Snapshots Preserved (Feb. 26, 2013)

A whiff or a tune is sometimes sufficient to displace me from the present and transport me to another time and place. I close my eyes and inhale the background bustle of crowds or of a blaring t.v. or radio, while a laughing image crystallizes before me: insomniac friends cloaked in hoodies and blankets at 2 A.M., belting out Broadway tunes with the accompaniment of a lavender gumdrop-sized CD player, while nestled inside the warm glow of a cozy haven bordered by dirty, peeling wallpaper, undisturbed by the drowsy slumber that blankets the rest of the hall, and unmolested by the grittiness of Flint, MI, as the darkness claws at the windows and echoes of humanity exchange shadows in the streets.

Purple afghan with trailing fringe
Black hoodie

The glow of warmth
Amidst blue-tinged fingers,
The momentary reprieve
From shivering.

Cloaks exhaustion
In a dreary landscape,
Bleakness eclipsed by soaring notes,
Fueling energy for another day.


The Science and History of Writing (January 30, 2013)

I loved every word in Don Murray’s essay “Getting Under the Lightning” (1985). I posted an excerpt on Facebook, yet longed to share the entire thing: reading it was an eerie out-of-body experience, because I have lived and felt and agonized and yearned and wept and starved and reveled in the dawn of realization spilling over my soul in encounters that so closely replicated Don Murray’s descriptions that my heart strings resonated in the sympathetic vibration of self-disclosure.

Stealing away to pause and reflect in the midst of the frenetic cacophony of life is foundational to writing: “Writing is primarily not a matter of talent, of dedication, of vision, of vocabulary, of style, but simply a matter of sitting,” (The Essential Don Murray, 2009, p. 74). Writing requires quieting. We need mental space to observe and chase down our whirling thoughts, to examine them, turning them this way and that way, noticing how the light and the shadows reflect off the edges, melting into the void of our unconscious, while we’re all the while stirring and tasting and sprinkling and adding and experimenting with inexhaustible combinations and variations.

Writing invites discovery, as our pen transforms our musings into another dimension, crystallizing our thoughts into unanticipated conclusions, panting on the heels of unexplored variables that shroud breathtaking insights and excruciating agony.

Writing demands discipline; she is an exacting, unsympathetic mistress. William Zinsser emphasizes the dedication essential to writing: “Writing is a craft, not an art, and . . . the man who runs away from his craft because he lacks inspiration is fooling himself. He is also going broke” (On Writing Well, 2006, p. 4). Frolicking among our thoughts can be whimsical play, but until we pin them down there is nothing to show for our capers.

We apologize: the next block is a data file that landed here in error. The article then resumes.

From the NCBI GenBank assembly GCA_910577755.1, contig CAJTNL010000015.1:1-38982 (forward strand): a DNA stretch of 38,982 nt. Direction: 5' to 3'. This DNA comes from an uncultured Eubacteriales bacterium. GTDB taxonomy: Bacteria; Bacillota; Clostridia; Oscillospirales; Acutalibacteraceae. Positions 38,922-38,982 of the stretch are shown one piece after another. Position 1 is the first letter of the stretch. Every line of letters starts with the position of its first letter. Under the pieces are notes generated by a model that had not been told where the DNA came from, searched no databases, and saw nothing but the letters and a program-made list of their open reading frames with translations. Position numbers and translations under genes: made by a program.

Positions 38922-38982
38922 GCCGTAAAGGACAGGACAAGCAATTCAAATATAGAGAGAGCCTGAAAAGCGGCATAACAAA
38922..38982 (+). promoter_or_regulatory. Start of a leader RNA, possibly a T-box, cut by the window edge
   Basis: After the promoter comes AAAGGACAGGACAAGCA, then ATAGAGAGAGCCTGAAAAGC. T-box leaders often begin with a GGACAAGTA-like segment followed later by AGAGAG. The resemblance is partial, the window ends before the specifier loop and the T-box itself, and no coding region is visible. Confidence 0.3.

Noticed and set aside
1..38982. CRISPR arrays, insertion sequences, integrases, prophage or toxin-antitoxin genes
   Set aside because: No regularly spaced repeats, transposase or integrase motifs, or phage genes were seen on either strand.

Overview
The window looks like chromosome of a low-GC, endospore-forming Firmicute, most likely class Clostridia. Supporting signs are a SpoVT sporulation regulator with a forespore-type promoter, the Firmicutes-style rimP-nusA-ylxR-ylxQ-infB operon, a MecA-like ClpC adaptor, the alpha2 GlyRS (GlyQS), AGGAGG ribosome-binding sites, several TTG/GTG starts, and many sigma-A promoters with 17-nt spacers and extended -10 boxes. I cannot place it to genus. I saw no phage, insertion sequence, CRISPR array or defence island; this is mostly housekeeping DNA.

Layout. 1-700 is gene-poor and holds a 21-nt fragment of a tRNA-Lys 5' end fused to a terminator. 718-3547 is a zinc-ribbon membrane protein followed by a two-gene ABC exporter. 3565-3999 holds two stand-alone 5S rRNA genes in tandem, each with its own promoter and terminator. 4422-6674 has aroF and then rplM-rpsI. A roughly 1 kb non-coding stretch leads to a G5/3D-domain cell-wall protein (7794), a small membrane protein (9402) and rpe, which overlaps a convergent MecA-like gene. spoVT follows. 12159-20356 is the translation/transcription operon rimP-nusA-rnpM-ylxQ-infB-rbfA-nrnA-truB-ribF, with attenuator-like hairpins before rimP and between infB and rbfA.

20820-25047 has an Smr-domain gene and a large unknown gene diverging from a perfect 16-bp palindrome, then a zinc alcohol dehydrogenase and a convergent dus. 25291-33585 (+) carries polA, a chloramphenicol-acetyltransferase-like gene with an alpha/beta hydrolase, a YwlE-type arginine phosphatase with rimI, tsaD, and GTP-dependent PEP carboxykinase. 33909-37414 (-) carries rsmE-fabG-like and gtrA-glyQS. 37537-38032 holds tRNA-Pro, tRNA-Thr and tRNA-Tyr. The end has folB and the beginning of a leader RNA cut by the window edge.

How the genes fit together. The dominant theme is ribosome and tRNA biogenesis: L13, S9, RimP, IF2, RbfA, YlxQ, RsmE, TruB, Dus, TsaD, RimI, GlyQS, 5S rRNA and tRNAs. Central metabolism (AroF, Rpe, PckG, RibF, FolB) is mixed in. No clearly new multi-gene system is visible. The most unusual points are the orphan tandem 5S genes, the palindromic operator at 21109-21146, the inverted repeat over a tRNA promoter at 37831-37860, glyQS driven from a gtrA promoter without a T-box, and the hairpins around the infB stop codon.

I write because I am bursting, and I cannot eat or finish brushing my teeth or run to the bathroom until I scribble my thoughts onto the nearest envelope or paper napkin–and then words trip over each other in their haste to run across the pages. In my rush to tie down all of my thoughts, the everyday demands clamoring for my attention fade into the background and my pen lopes across any scraps of blank space. Finally, in sputtering stops the last lingering idea is corralled onto a page. My stomach roars, I notice a(nother) drip sliding off the end of the toothbrush still jutting out of my mouth, or I remember my need for the bathroom, and I blink. Hovering on the edge of reality, I think I glimpse a wisp of smoke: the lightning struck.

Taking Stock of My Situation (FOKI-Post)

This FOKI-Post is for ECI 521, a graduate class at North Carolina State University.

Although I didn’t climb every mountain or ford every stream, I feel a similar sense of satisfaction and good tiredness at all I have accomplished through ECI 521. After 15 or 16 weeks of practice, I feel finally relaxed when participating in Second Life (although my avatar looks as sulky as ever, and her feet show through the soles of her boots); I can create videos complete with voiceover, background music, and special effects (i.e. transitions); I’m used to blogging and tweeting on a regular basis; and I’m dragging a boatload of tools and ideas for engaging students in the study of literature.

Let’s visit my original course goals (in black font) as a final assessment of what I’ve learned. My evaluative comments are in blue.

The Professional Self
One aspect I’m especially interested in learning through my formal training is each of the theories identified in the outcomes for the Professional Self, along with their accompanying terminology. I want to consider what developmental theorists and experienced educators have discovered about teaching and learning.